Area Guide: Kinsbourne Green, a leafy hamlet next door to Harpenden
- Credit: Archant
An attractive hamlet surrounded by open countryside but within a short drive of all of Harpenden’s amenities, it’s easy to see the appeal of Kinsbourne Green. We found out more about this peaceful place.
While it may seem to be fully absorbed into Harpenden, Kinsbourne Green is very much a place in its own right, with local amenities including a post office, a dentist and, somewhat surprisingly, a garage door shop.
Its easy access to the M1 and Harpenden train station make the location ideal for commuters, while it also benefits from proximity to the neighbouring town’s shops, bars and restaurants.
Richard Burton, a Herts Ad writer who lives nearby, says the Common is “one of the true remaining unspoilt green spaces.
“All the funfairs, car shows and circuses use the one in town. This stands fallow all year and is something of a haven for dog walkers and joggers.”
Kinsbourne Green’s streetscape is ever evolving. Charlie’s Chinese restaurant, once a Luton Road landmark, was demolished in 2016 to make way for six new homes. Richard says this was “a loss” to the area, adding: “It was good to have a decent Chinese this end of town you could walk to.”
The large plot at the corner of Annables Lane and Kinsbourne Green Lane is also undergoing a major change. There, in an advanced state of construction, is the new build property that replaced Highlands – the most expensive house sold in Herts in 2016.
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Properties currently on the market in Kinsbourne Green include a four-bed end terrace on The Harrows for £875,000 and a three-bed semi-detached bungalow on The Close for £675,000. According to Rightmove, the average selling price for a Kinsbourne Green property during 2018 was £810,428.
Kinsbourne Green is close to some of Harpenden’s most popular state schools - but they’re also among the area’s most oversubscribed. For primary students, Wood End and Roundwood are both rated ‘outstanding’ by Ofsted. Roundwood Park (‘outstanding’) is the closest secondary school.
There were once four pubs in Kinsbourne Green, but only The Fox remains. The Whip is now a house known as Whip Cottage, The First and Last was demolished in 1974 and Charlie’s - originally known as The Harrow – went the same way. The Fox – formerly known as The Smyth Arms – is a busy, family-friendly gastropub with a modern British/Mediterranean menu.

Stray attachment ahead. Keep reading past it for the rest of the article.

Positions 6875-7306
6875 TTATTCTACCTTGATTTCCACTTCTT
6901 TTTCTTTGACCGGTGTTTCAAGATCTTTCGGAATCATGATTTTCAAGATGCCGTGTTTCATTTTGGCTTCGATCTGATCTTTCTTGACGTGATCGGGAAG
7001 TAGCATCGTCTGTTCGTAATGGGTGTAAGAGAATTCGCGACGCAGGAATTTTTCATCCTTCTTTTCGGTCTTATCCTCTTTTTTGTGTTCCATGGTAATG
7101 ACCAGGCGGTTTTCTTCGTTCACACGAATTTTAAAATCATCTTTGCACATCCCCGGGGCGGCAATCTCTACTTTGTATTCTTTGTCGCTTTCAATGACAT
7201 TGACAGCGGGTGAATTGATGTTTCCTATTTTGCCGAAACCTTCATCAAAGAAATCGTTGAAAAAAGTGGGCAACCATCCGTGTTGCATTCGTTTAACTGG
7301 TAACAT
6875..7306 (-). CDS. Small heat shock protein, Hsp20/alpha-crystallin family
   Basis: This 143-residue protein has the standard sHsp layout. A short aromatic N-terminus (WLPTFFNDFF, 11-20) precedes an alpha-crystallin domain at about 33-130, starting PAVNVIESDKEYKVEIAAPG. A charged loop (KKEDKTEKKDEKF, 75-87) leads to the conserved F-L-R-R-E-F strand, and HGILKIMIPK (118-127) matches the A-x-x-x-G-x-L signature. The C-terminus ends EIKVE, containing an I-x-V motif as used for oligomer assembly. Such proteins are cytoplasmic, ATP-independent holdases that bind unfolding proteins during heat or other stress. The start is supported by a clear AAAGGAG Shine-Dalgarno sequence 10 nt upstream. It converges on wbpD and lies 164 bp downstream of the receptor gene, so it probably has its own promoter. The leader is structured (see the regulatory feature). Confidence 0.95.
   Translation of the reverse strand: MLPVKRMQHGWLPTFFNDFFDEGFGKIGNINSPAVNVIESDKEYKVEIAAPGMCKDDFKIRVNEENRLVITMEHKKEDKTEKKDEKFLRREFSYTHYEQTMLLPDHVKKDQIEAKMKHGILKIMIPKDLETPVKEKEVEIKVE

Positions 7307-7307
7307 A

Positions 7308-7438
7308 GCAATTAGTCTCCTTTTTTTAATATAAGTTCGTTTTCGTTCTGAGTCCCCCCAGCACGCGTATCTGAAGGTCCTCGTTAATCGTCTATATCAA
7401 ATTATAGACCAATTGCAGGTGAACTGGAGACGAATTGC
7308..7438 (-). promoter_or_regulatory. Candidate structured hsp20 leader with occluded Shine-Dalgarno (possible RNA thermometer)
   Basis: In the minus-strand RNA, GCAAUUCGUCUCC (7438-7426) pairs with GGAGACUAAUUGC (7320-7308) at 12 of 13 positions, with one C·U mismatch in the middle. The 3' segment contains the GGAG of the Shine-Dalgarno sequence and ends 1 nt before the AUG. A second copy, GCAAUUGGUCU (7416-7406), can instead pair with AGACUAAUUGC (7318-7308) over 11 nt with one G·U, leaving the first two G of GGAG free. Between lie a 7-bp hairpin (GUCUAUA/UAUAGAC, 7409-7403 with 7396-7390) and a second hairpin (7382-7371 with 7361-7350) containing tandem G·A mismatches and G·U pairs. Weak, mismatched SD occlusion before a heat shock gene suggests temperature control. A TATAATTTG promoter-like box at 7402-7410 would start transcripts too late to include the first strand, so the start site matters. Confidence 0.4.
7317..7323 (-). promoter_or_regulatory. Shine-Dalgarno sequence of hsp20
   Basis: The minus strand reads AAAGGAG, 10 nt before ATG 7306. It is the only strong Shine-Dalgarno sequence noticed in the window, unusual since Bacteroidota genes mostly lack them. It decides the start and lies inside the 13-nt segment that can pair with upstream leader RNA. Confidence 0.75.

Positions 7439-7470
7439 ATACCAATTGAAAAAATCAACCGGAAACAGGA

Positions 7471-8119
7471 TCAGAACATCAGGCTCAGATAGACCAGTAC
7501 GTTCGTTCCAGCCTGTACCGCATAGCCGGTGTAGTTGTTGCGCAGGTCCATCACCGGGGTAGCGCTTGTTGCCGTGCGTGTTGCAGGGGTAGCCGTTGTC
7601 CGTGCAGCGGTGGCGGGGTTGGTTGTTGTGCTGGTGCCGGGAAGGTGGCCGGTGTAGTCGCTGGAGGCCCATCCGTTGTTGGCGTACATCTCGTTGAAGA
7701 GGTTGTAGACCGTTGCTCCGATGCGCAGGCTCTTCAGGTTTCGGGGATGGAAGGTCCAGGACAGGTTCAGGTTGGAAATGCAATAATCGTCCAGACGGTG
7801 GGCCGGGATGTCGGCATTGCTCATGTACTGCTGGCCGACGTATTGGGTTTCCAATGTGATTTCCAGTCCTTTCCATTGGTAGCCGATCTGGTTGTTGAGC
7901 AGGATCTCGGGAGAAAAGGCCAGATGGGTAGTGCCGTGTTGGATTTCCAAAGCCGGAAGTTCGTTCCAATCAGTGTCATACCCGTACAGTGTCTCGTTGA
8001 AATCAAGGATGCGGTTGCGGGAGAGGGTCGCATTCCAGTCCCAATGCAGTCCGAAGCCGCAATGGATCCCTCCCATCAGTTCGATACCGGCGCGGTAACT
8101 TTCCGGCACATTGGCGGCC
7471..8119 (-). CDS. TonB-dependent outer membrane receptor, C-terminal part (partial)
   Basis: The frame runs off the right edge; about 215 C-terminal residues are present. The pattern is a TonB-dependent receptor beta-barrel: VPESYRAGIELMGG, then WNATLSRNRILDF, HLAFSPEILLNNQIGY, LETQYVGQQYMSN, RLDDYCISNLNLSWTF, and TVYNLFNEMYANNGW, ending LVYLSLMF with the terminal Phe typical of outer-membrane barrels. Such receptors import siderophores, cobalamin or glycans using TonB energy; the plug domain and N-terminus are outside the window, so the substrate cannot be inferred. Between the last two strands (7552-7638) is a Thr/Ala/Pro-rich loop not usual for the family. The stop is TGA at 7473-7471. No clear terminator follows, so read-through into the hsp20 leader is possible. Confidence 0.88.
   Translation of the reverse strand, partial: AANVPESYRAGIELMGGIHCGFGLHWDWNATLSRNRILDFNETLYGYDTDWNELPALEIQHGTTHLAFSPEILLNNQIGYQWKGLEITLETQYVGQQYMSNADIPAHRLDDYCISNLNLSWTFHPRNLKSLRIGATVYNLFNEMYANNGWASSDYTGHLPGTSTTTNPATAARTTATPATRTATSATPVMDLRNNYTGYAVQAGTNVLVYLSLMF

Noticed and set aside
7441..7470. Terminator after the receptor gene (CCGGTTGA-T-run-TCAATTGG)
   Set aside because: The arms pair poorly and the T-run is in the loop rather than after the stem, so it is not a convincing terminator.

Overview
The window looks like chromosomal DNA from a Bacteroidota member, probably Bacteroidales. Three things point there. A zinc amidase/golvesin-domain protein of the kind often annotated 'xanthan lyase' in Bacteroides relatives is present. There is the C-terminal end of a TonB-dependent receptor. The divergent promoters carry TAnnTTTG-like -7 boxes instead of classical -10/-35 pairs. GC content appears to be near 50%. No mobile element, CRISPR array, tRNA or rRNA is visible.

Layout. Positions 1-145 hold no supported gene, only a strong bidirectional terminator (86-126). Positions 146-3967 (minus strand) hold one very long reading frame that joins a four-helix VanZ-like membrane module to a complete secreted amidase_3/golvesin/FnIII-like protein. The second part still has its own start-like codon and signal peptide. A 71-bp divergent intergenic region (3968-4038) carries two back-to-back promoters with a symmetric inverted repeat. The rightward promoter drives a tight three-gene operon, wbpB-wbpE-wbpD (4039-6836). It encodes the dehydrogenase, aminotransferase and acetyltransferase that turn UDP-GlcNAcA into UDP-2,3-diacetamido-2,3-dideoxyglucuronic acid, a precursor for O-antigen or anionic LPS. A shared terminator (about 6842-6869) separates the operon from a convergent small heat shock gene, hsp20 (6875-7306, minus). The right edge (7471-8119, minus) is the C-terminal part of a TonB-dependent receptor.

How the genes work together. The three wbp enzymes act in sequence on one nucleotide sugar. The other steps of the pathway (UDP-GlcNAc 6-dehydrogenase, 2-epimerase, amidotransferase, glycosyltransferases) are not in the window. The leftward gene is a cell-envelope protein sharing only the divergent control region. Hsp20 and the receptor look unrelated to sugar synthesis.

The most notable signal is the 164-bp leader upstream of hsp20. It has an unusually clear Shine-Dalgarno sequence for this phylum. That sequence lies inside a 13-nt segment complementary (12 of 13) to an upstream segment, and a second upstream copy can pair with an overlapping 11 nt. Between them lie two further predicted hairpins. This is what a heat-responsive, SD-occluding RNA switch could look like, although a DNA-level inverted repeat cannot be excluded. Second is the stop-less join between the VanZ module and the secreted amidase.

“The Fox is one of the town’s most popular,” says Richard. “Cars regularly overspill the biggish car park and line the verges outside.”
St Mary’s was built in 1869 as a combined church and school - but while the school closed in 1955, the church remains at the heart of the Kinsbourne Green community. It has a Sunday school for children aged three to 11 and a trained pastoral team that visit people in need in the community. Fund-raising events include the Harvest Supper, the annual fete and regular quizzes. Kinsbourne Common Hall, which flanks St Mary’s, is a favourite with parents as a children’s party venue.
There was once a methodist church in Kinsbourne Green, though declining numbers resulted in its closure in 2002. The church was sold to developers in 2003 and houses were subsequently built on the site.
Littlefield Farm has been selling Christmas trees for decades. Furthermore, they provide excellent service, offering hot apple punch on the weekends alongside their own home-grown apples. They were awarded the Local Farmer Christmas Tree Grower of the Year award in 2005 and later procured a tree for Number 10 Downing Street.
“From December 1 every year, many of us ceremonially queue to strap them on to our roof racks fuelled by apple punch and aided by a local Scout troop,” Richard says.
Nearby Annables Farm also offers an excellent community initiative, in the form of Ian Piggott’s popular farm school for kids.
The Turner’s Hall fire
Drama and controversy ensued on the night of November 4 1826, when a fire began in the lamb house at Turner’s Hall Farm, and later spread to the stable and the barn. The fire consumed the stables, the barn - which was full of corn - and the majority of the livestock.
While everyone on the farm grounds was distracted, a band of gypsies from the nearby heath looted the manor house. They also took the most valuable contents, such as jewellery and furniture, and even looted the wine cellar, drinking it all.